Colts Corner is a collection of my thoughts about bronchoscopy-related topics

Awareness, Action, and Achievement posted on 2019-02-18

James Baldwin (1924-1987) was an American novelist, playwright, and social activist. Perhaps one of the best writers of the 20th century, he gained international reputation for his essays and commentaries about civil rights, human equality, and social justice. Baldwin grew up in New York, but moved to Saint Paul de Vence in Southern France in  [Read More]

Translations and a World Without Borders posted on 2019-02-06

Photo from: On January 31, 2019 Kurdish-Iranian journalist Behrouz Boochani, was awarded the prestigious Australian Victoria Prize for Literature for his book No Friend But the Mountains: writings from Manus prison (Picador, Australia As his translator, Omid Tofighian (Department of Philosophy, American University of Cairo and Egypt Department of Philosophy, The University of Sydney,  [Read More]

James Joyce and an unexpected death posted on 2019-01-14

In the early morning of January 13, 1941, James Joyce, age 58, died from unexpected complications after surgery for a  perforated duodenal ulcer. The past medical history of the author of Ulysses and Finnegan’s Wake was replete with illnesses that had diminished his quality of life, yet his death was the consequence of complications after  [Read More]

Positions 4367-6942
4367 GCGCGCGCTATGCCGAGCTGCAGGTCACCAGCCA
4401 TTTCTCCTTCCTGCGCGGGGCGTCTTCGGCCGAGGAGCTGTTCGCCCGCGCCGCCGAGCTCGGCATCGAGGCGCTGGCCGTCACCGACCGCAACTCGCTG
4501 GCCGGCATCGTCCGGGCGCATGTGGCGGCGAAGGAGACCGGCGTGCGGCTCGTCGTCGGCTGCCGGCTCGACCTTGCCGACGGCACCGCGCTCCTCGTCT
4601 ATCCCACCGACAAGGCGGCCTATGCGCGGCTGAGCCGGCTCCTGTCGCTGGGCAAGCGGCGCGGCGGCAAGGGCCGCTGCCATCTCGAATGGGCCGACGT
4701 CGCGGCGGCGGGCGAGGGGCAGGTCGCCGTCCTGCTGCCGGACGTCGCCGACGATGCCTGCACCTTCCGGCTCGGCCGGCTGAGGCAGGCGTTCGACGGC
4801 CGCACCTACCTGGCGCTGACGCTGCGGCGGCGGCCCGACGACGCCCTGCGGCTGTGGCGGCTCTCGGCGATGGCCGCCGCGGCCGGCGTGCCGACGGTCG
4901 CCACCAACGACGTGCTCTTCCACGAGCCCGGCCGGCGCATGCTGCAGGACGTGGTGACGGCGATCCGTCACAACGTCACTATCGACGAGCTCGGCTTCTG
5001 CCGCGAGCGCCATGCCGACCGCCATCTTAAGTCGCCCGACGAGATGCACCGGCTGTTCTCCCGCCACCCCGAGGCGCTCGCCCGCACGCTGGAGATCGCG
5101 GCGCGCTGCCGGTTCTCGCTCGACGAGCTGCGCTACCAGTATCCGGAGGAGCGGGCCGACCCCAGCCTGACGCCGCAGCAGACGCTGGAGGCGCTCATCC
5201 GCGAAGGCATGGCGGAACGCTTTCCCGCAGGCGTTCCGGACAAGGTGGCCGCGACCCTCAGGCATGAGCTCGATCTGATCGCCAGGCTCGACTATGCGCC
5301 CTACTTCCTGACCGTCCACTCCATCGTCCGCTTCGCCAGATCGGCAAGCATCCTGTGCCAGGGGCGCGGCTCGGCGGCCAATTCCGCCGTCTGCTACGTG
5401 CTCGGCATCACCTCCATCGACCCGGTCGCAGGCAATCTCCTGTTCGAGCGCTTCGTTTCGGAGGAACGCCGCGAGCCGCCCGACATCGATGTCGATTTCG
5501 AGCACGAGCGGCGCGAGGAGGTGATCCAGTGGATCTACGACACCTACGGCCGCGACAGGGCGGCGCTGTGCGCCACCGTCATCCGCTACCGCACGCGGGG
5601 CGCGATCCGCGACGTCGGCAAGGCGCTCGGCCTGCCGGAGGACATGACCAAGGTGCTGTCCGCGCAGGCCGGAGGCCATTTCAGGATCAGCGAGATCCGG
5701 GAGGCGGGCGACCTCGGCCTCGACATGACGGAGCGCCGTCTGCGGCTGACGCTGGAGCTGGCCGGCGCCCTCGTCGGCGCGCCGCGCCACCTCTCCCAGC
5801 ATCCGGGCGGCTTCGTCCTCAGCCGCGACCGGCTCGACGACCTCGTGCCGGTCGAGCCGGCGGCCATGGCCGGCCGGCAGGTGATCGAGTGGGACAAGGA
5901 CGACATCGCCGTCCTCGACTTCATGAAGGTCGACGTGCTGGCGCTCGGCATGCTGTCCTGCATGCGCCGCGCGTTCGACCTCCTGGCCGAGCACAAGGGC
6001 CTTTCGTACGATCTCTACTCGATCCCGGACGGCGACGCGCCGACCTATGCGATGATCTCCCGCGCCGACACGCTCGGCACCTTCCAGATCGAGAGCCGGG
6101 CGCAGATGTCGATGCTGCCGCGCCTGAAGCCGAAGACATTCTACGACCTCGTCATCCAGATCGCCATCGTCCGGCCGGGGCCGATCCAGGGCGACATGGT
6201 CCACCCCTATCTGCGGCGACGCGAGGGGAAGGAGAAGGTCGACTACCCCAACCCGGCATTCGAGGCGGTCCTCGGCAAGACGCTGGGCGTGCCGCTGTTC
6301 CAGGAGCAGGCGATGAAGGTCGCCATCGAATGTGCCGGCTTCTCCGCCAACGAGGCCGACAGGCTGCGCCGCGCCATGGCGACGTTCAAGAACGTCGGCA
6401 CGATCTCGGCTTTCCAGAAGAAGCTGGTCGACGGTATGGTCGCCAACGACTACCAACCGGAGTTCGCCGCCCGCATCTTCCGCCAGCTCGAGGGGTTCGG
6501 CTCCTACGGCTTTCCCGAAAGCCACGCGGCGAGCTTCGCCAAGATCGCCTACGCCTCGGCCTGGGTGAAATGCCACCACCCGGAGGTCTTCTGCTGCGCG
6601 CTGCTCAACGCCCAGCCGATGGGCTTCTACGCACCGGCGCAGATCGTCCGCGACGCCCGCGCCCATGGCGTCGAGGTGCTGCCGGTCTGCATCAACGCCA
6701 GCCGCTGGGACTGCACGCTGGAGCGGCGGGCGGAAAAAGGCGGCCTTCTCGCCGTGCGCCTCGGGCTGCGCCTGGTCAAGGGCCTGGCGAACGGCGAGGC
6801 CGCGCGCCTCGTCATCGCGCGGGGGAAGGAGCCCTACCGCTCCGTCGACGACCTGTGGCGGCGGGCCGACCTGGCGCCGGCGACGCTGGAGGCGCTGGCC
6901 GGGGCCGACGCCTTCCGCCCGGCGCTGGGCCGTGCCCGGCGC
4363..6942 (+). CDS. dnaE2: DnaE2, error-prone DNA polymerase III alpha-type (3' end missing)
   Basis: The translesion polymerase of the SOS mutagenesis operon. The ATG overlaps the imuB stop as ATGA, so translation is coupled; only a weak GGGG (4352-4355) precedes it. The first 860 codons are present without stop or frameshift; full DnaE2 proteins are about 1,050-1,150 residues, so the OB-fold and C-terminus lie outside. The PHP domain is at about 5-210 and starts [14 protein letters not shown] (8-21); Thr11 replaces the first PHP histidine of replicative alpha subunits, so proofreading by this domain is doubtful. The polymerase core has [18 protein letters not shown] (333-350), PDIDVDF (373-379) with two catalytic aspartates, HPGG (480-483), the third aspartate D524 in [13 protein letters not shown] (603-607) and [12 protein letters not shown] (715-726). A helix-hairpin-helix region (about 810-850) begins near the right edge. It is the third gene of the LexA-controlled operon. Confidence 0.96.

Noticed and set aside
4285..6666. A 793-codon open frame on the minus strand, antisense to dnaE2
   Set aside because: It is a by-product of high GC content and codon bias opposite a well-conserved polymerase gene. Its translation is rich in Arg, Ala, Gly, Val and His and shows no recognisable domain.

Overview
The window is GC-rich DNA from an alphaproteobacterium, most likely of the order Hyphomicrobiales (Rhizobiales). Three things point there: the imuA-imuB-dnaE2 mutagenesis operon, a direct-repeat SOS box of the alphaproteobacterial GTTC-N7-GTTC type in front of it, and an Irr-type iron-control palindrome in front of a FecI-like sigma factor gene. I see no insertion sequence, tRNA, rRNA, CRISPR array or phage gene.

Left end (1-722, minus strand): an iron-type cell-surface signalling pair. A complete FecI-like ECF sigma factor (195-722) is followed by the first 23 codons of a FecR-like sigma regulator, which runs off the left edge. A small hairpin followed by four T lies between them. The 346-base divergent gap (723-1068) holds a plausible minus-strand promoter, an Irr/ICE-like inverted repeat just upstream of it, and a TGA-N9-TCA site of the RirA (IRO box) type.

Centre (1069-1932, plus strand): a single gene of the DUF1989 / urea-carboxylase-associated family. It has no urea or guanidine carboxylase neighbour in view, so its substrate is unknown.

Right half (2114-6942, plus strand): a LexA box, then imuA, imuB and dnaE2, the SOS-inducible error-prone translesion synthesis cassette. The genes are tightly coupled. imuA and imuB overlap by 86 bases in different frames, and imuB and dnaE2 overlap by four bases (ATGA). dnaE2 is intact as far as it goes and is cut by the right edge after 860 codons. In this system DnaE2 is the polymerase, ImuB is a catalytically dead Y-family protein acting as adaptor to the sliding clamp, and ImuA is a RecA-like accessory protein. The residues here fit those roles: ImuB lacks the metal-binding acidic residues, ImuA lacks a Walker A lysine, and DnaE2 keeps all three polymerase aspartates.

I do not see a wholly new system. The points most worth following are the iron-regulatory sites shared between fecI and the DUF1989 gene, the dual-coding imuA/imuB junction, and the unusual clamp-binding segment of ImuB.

Climbing the learning curve posted on 2019-01-05

As bronchology and interventional pulmonology programs around the world increasingly incorporate assessment tools and checklists into their training programs, there is going to be much discussion around learning curves. A learning curve usually represents in graphic form the rate at which something is learned over time or repeated experiences. By plotting learning curves, teachers can  [Read More]

Genotype-directed lung cancer: a new frontier for bronchoscopists posted on 2018-12-28

As we quickly approach 2019, I am thinking about what is new and exciting in the field of interventional pulmonology. Among energizing advances, one of the most exciting is how individualized genotype-directed therapy is changing our approach to lung cancer diagnosis and treatment.  Fueled by research performed in the United States and Europe, increasing numbers  [Read More]